Timeline Of Wye Mill
Capt. William Claiborne establishes the first English settlement in Maryland, on what is now known as Kent Island. Builds Kent Fort and eventually two windmill powered grist mills.
Leonard Calvert, a younger brother of Cecil Calvert, the 2nd Lord Baltimore, lands on St. Clements Island in the Potomac River to establish the Palatinate of Maryland.
Thomas Williams receives a land grant patent for 600 acres on the Wye River called Wilton and soon after, another called Wilton Addition, with both totaling 1,350 acres.
First of the grist mills built on or near the site of the present Wye Mill.
Thomas Williams leaves Maryland, reportedly to avoid payments of debts - and settles in Northumberland Co., VA. Upon his death, his heirs, Thomas II and Elizabeth Williams, become absentee landlords of the Wye Mill.
Edward Barrowcliff built or rebuilt the mill on the present site of the Wye Mill and operated it from about 1683 to 1693.
The Wye Mill is sold to Richard Sweatnam - who operated the mill until his death in 1697.
The Wye Mill passes to William Sweatnam, son of Richard, who operates the mill until 1703, when he is evicted from the property by Richard Bennett III.
Richard Bennett III leases the two land patents from the heirs of Thomas Williams and clear title to the land on which the Wye Mill is located.
Bennett offers Sweatnam a 65 year indenture to operate the mill but Sweatnam apparently refuses.
Richard Bennett III purchases the property for 350 pounds of tobacco at the expiration of his lease.
Queen Anne's County is formed out of Talbot and Kent Counties with the Wye Mill serving as a survey marker on the dividing line between Queen Anne and Talbot Counties.
The Miller's House is built south of the mill. Still standing today. National Register of Historic Places
Richard Bennett dies without heirs and the mill and property pass to Edward Lloyd III, a close friend and executor of the estate.
An ad appears in the Maryland Gazette offering the mill for lease.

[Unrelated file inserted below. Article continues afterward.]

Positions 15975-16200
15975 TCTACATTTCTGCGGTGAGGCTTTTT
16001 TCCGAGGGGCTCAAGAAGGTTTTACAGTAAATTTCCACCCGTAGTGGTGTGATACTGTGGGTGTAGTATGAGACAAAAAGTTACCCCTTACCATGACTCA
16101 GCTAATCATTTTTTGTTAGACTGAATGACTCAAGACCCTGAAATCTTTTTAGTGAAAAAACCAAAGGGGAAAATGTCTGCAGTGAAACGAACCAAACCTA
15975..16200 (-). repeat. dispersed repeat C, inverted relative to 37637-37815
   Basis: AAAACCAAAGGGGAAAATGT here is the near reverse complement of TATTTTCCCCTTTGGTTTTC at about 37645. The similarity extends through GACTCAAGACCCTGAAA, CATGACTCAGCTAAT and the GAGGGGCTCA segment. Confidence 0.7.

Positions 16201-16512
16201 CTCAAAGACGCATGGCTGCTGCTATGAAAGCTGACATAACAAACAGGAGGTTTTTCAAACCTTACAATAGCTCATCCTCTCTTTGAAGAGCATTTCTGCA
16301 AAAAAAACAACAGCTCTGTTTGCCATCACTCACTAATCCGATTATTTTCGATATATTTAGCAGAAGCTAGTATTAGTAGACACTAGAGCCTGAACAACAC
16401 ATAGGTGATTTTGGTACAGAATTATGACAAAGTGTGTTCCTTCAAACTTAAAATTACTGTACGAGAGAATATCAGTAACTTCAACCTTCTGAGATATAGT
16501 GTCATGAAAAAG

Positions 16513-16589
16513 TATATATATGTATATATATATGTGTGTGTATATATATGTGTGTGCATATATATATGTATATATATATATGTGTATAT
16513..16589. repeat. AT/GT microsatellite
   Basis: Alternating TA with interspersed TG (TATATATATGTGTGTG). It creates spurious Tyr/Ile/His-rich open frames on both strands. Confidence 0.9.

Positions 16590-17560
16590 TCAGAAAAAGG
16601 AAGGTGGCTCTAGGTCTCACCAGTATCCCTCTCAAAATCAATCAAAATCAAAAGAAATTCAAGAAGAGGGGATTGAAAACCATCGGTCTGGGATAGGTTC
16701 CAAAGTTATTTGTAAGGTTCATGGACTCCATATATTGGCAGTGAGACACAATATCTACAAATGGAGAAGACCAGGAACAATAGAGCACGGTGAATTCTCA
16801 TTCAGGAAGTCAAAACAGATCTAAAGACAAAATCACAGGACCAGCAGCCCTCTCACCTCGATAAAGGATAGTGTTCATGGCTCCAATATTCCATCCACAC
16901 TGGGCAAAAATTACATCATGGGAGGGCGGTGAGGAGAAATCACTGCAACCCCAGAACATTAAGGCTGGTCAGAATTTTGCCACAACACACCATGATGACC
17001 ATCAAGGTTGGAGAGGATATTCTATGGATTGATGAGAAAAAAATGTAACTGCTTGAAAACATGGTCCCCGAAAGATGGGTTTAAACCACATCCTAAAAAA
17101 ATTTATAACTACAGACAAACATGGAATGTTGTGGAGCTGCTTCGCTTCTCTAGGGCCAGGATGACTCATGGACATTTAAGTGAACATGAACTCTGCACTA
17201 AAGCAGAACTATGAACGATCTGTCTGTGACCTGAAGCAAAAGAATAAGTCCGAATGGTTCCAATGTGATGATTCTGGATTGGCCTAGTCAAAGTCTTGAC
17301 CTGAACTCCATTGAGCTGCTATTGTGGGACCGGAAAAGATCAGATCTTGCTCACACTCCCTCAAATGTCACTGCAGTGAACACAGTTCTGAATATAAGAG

Edward Lloyd III dies and the Wye Mill passes to his son, Edward Lloyd, IV.
William Hemsley, the Lloyd's estate manager acquires the mill. At this time Joshua Kennard is the miller.
The Continental Congress contracts with Hemsley to supply wheat and flour to the American Revolutionary Army under General Washington through 1783. Grist mills from three Eastern Shore counties, including the Wye Grist Mill, supply most of the flour to feed the Army. General Washington blocks the British from capturing Eastern Shore mills, which play pivotal role in the outcome of the American Revolutionary war.
Alexander Hemsley, son of William, acquires the mill from his father.
Oliver Evans (Father of the Industrial Revolution) uses the Wye Grist Mill to formulate his revolutionary Mill automation concepts, which improve the milling processes.
Oliver Evans installs his improved milling process at Wye Mill, greatly improving milling efficiency and significantly reducing production costs. (This process is still in use at Wye Mill today.)
William Hemsley dies and the mill is acquired by his son, Alexander.
Samuel Hopkins, from a Quaker family of millers and storekeepers, purchases the mill and becomes the first miller to own the mill in over 100 years.
John R. Hopkins purchases the mill and a nearby store from family members. He installed the first of the Fitz steel water wheels.
The census of this year for Eastern Shore counties indicated that the grain crops being grown in the area included wheat, rye, Indian corn, oats, barley and buckwheat.
John F. T. Brown purchases the mill and operated it until 1899. In 1899, he installed a novel, "one or two break mill" to generate white flour. This groundbreaking installation was written up in the American Miller magazine.
The mill is purchased by John S. Sewell, descended from a long line of English millers. He replaced the water wheel with two turbines.
The mill was purchased by Winthrop Blakeslee who discontinued the use of turbines due to the insufficient head of water. He reinstalled the old Fitz steel waterwheel and installed an early, successful Anglo-American roller mill.
The schooner Carrie Anne carries the last shipment of flour from Wye Mill delivered by water transport.
The last year of the Wye Mill's commercial operation. Mr. Blakeslee sells the mill and the mill pond to the State of Maryland; with the pond to be turned into a public fishing pond.
Mill dam destroyed and mill severely damaged by hurricanes Connie and Diane (August 12 & 18)
Rebuilding of the mill begins; sawmill and blacksmith shop removed; dam rebuilt to U.S. Army Corps of Engineers standards. Ownership of the mill is transferred to the Society for the Preservation of Maryland Antiquities (now Preservation Maryland).
Mill running again.
Mill operated by Chesapeake College students through a federal work program.
Friends of Wye Mill formed as a 501(c)(3) non-profit corporation to assist with Mill preservation.
Barton McGuire, an internationally known professional miller, is hired to operate the mill and oversee major renovations accompanied by professional millwright James Kricker and Charles Howell, a retired miller from the Phillipsburg Manor mill in New York.
Preservation Maryland transferred the ownership of the Wye Grist Mill to the Friends of Wye Mill, Inc., which is dedicated to ensuring that the Wye Grist Mill is preserved, operated, visited and appreciated as an extraordinary example of American National Treasures.